Predation of <i>Otaria flavescens</i> over artisanal fisheries in Uruguay: opportunism or prey selectivity?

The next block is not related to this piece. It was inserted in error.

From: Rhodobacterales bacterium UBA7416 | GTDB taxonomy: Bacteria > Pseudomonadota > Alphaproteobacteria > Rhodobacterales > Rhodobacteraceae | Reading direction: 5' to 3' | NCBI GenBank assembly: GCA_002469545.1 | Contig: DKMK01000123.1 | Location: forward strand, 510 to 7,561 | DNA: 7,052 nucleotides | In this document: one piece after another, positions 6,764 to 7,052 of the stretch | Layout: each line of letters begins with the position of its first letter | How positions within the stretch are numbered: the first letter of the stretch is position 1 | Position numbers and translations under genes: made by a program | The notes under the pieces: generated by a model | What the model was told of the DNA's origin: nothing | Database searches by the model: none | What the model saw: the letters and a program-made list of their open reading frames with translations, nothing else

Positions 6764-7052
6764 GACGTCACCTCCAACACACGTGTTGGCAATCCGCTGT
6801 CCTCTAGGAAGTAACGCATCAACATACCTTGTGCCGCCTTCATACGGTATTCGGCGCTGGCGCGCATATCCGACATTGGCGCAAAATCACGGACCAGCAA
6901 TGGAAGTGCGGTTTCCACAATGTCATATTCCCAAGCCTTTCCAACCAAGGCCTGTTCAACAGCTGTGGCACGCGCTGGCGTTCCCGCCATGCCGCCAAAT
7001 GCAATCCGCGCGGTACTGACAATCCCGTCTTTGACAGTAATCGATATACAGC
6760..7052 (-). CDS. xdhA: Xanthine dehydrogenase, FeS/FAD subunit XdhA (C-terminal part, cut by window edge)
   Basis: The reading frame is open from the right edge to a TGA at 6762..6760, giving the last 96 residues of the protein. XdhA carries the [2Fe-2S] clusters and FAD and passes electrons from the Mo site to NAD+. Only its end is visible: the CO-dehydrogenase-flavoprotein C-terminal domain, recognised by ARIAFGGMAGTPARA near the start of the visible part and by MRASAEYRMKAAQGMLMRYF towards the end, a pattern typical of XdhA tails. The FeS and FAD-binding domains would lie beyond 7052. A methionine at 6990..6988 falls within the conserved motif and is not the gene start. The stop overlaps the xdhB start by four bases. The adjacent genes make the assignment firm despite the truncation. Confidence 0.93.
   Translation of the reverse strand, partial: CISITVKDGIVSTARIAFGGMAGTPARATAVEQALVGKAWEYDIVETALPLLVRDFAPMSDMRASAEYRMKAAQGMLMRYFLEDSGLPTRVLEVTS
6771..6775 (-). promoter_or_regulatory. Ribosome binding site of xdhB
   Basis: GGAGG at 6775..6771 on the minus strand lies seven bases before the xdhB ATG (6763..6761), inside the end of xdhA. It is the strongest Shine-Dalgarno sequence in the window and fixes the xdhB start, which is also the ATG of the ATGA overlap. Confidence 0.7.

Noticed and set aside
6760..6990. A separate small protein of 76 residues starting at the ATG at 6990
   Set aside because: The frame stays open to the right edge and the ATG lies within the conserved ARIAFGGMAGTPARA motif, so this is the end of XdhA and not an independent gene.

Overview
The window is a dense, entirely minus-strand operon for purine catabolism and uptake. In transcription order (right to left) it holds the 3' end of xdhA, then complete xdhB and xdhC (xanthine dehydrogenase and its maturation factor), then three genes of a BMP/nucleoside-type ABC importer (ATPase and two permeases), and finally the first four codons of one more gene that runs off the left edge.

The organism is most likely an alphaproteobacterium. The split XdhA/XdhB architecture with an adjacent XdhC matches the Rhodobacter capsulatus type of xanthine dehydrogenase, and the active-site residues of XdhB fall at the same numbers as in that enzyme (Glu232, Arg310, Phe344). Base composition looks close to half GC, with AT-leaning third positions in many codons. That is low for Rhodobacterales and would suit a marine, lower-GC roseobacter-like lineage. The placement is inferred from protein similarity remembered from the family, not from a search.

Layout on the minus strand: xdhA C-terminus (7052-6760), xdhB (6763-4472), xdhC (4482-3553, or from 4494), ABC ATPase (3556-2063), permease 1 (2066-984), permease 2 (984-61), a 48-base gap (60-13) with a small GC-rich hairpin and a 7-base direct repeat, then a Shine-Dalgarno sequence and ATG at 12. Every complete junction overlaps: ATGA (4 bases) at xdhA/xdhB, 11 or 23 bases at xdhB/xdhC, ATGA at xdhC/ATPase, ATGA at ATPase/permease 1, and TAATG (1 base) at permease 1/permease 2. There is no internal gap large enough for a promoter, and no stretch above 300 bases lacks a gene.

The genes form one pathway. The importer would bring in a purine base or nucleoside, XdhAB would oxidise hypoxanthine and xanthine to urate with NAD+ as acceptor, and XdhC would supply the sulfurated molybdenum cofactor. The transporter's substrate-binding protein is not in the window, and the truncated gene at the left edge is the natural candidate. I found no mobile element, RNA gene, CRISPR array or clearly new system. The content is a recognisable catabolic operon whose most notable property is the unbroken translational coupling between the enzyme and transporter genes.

AbstractInteractions between pinnipeds and fisheries have become an increasingly important topic for fisheries and pinniped management. In particular, the predatory behavior on fisheries is a cause of concern in many places because seals frequently opt to take fish from fishers' gear rather than searching and caching their own food. Sea lion prey selectivity on artisanal fisheries catches was analyzed, with the aim of determining if the predatory behavior was opportunistic or selective. Data were collected through direct observations of sea lion predation onboard during routine fishing trips at four fishing ports on the Uruguayan coast (Buceo, Piriápolis, La Paloma and Cabo Polonio), during two time periods (winter and spring-summer) in 1997/1998. The proportion of the most consumed fish and those most caught by the fishery was analyzed. An odds ratio was calculated as a selection index, using the number of prey items consumed by sea lions, and those caught by the fishery. Two general predatory strategies are apparent, one at the two fishing ports located on La Plata River estuary (Buceo and Piriápolis) and the second at the other two localities on the Atlantic Ocean coast. In the first strategy, the most consumed prey were the same most caught by the fishery (Macrodon ancylodon and Urophycis brasiliensis), suggesting an opportunistic behavior. However, at La Paloma and Cabo Polonio sea lions preyed mostly upon species which were not the main for the fishery (Cynoscion guatucupa in La Paloma, and Mustelus schmitti in Cabo Polonio) and exhibited selections and rejections of other species. Preferences and rejections however, represented small proportions of sea lion consumption and of the fishery catch. Seasonal differences in prey consumption and catches, as well as in selections and rejections were also evident. In some cases prey selections were reversed between both time periods. There was no evidence of an important conflict between sea lions and artisanal fisheries because the most selected species were not the most important for the fishery.
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